Grief Support


What is Grief?

Coping with the loss of a family member or a close friend may be one of the hardest challenges we will ever have to face in our lifetime.

You may experience many different emotions as you journey through the many stages of grief, particularly through the most difficult 12 months following your loss. Emotions of sadness, denial, anxiety, anger, frustration, blame and guilt are very real, affecting each of us in different ways and at different times.

The grief someone feels for the loss of a father, a mother, a partner, a child, a friend, a resident or a patient, can be completely different in each of these situations. How, and when, loved ones are taken from us will also be felt and processed differently. No two situations are the same and no two people are the same, and grief can be as individual as your fingerprints.

Sadly, there is no quick fix for your pain, but at least understanding why you feel the way you do at certain times, may help you gradually inch forward. Some days it can feel that the two steps you took forward yesterday were in vain, because today it feels like you have taken four steps back. Some people describe it as a roller coaster nightmare, like being taken over by many waves of ups and downs, anxiously feeling lost one day, and suddenly found the next. On other days it might be that you can only manage to take things minute by minute, hour by hour. It is a mission of small steps, and you will be challenged to ‘dig deep’ to find the courage to take every single step.

Give yourself permission to grieve rather than trying to ignore it. While it may not happen right away, try and find a way to forgive the people who you feel ‘just don’t get it’, and who believe you should be over your loss in a heartbeat. In reality, they have no idea how you are feeling, just as you don’t know why you feel the way you do some days.

Many people express that being told things will get better in time, makes them feel so much worse. They find themselves questioning how things could possibly get better when they have lost someone they love so much. One thing they do acknowledge is that things get different, and while that ‘gaping hole’ feeling in their stomach lingers, and they know that things will never be the same, little by little, these distressing emotions do become less consuming.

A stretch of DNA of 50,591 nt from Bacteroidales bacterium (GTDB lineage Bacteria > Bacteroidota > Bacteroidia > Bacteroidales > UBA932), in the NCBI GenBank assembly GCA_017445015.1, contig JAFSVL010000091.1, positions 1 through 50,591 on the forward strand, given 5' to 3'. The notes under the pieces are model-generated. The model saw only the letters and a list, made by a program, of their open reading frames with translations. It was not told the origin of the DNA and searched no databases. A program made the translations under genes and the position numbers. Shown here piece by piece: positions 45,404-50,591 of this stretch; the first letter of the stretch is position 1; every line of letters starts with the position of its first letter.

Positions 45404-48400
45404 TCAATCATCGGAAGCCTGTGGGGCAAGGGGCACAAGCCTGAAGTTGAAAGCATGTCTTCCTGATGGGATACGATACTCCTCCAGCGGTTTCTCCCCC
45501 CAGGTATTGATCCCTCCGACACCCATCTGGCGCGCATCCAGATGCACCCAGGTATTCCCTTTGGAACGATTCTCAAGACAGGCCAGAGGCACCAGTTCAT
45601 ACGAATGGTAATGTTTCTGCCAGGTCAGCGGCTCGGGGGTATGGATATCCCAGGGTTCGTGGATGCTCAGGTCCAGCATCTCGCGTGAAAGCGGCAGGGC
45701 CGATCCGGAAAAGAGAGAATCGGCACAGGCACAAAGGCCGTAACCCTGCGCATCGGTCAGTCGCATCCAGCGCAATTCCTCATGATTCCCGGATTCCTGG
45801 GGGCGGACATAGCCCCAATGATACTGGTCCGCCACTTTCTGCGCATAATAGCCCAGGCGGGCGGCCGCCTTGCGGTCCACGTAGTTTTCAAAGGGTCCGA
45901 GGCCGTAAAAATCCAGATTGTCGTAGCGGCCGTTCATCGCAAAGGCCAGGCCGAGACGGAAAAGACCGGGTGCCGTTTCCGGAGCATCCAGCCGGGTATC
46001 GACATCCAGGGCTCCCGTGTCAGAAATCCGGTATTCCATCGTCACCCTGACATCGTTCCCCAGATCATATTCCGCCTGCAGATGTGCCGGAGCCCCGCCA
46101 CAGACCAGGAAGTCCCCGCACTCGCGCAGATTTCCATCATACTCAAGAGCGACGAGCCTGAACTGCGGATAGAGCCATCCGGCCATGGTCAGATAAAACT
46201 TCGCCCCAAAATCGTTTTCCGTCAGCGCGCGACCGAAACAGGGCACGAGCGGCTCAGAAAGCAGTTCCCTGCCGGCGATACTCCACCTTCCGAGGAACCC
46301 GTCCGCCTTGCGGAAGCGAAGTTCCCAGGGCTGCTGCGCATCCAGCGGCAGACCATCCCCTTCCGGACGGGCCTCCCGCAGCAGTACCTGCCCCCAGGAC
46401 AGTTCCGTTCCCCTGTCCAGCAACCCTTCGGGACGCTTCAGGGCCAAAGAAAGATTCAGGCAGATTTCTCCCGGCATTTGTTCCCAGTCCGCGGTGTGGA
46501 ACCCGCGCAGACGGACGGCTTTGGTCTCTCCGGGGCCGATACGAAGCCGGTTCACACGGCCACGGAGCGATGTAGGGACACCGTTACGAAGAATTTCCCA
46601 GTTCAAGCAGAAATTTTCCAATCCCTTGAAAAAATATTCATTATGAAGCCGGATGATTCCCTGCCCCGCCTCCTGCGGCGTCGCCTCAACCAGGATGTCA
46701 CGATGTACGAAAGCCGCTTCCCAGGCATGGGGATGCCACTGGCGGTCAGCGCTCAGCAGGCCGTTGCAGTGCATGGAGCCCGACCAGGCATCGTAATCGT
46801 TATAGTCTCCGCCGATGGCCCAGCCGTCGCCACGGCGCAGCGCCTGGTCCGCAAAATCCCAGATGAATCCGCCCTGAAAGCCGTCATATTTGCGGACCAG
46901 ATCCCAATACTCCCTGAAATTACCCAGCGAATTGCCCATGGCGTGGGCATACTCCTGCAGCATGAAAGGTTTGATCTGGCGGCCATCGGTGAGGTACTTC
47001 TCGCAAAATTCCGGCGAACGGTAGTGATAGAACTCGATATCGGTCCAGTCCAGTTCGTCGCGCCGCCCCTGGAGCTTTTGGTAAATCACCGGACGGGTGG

When we love so passionately, there is an equal chance that we will hurt just as passionately – is it not better that we have loved?

Perhaps the best any of us can hope for is that the happy and positive emotions we experience as we focus on the beautiful memories we created with our lost loved ones, will eventually overtake the horrendous sadness we feel.


Where do I go for help with my grief?

Some people may find it useful to speak with a professional about their feelings of grief, and others may prefer to seek out their own bereavement information. You may even find it comforting to talk with other people who have also experienced a devastating loss. At evereve we offer ongoing support to families and will stay in touch with you. We are here to listen, or chat with you if you are struggling to find a way forward at those difficult times. 


Organisations that may be able to assist you WITH YOUR GRIEF


13 11 14

Centacare Geraldton

(08) 9921 1433

SIDS and Kids Support

1300 308 307

Grief Centre

1300 765 855

Mensline Australia

1300 789 978

Road Trauma Support

1300 004 814

Alzheimer's Australia

1800 100 500

Beyond Blue

1300 224 636

Australia Centre for Grief & Bereavement

1800 642 066

National Centre for Childhood Grief

1300 654 556

Child and Youth Trauma, Loss & Grief

(02) 6244 3500

Australian Multiple Birth Association

1300 886 499

Miscarriage, Stillbirth & Neonatal Death Support

1300 072 637

Compassionate Friends
WA Support for Child Loss

(08) 9486 8711